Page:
NBC's Rock Center's lead story tonight was on the significant health impact of standing more (including at work) versus sitting down. I started standing at work about two months ago and stand now at work between 85 to 90 percent of the day. Having heard for years that it was better for your back and your core, I am sold on it. Rock Center's story cited research and promotes a "treadmill desk". Dr. James Levine, an obesity expert at The Mayo Clinic, was profiled on the show tonight and is cited in an article I found online on the topic. He says that "as soon as you stand up, you start to activate your body's metabolic engines." The Sax Institutes's 45 and Up Study, the largest ongoing study of healthy aging in the Southern Hemisphere, produced recent results showing that adults who sat for 11 hours or more a day had a 40% increased risk of dying in the next three years than those who sat for less than four hours. Another study detailed in an article in the May 2010 edition of Medicine & Science in Sports & Exercise concluded that men who reported more than 23 hours a week of sedentary activity had a 64 percent greater risk of dying from heart disease than those who reported less than 11 hours a week of such activity. The lead researcher in that study, Steven Blair, said that people who sit have less desirable levels of cholesterol, blood sugar, triglycerides, and even waist size.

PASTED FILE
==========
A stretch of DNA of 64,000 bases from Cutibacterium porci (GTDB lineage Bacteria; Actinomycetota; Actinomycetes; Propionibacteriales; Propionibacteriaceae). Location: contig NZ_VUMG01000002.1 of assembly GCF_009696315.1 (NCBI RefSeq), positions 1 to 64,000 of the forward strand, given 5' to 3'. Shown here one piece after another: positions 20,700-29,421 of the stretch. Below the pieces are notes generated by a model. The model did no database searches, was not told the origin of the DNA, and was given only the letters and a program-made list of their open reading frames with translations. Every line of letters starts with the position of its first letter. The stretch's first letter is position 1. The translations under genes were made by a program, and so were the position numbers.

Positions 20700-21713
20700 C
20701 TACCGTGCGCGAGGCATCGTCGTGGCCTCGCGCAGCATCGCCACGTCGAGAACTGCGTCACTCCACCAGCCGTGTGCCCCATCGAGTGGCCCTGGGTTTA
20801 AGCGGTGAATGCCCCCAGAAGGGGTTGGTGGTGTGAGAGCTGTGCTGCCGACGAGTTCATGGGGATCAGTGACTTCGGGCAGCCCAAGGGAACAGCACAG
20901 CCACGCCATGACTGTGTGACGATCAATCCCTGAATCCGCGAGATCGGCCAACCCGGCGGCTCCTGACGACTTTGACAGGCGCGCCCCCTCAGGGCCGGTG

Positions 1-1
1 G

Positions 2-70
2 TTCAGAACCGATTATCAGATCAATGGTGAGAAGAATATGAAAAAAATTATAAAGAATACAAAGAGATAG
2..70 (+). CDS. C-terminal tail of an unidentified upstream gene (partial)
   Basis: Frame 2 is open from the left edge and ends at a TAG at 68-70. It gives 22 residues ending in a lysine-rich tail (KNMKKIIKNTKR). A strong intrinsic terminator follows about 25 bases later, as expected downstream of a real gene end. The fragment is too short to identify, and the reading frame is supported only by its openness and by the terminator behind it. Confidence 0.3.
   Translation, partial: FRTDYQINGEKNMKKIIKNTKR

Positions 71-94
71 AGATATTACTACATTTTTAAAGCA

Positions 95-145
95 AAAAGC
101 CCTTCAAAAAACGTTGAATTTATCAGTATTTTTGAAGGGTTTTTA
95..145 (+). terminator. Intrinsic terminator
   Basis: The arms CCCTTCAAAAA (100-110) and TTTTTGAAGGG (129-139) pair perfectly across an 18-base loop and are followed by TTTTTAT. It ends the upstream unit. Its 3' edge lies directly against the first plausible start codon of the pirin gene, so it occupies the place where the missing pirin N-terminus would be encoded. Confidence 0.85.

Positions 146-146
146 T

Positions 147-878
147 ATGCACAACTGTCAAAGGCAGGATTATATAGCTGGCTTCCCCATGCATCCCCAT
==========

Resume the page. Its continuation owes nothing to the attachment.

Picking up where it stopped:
Even if you choose not to stand most of the day, definitely stand up more throughout the day and move around. Even ten minutes every hour of getting up and walking around will improve your long term health. Remember that, throughout evolution, our predecessors on this planet NEVER sat as much as we do not. The human body is not supposed to sit down for most of the day - it is meant to MOVE.
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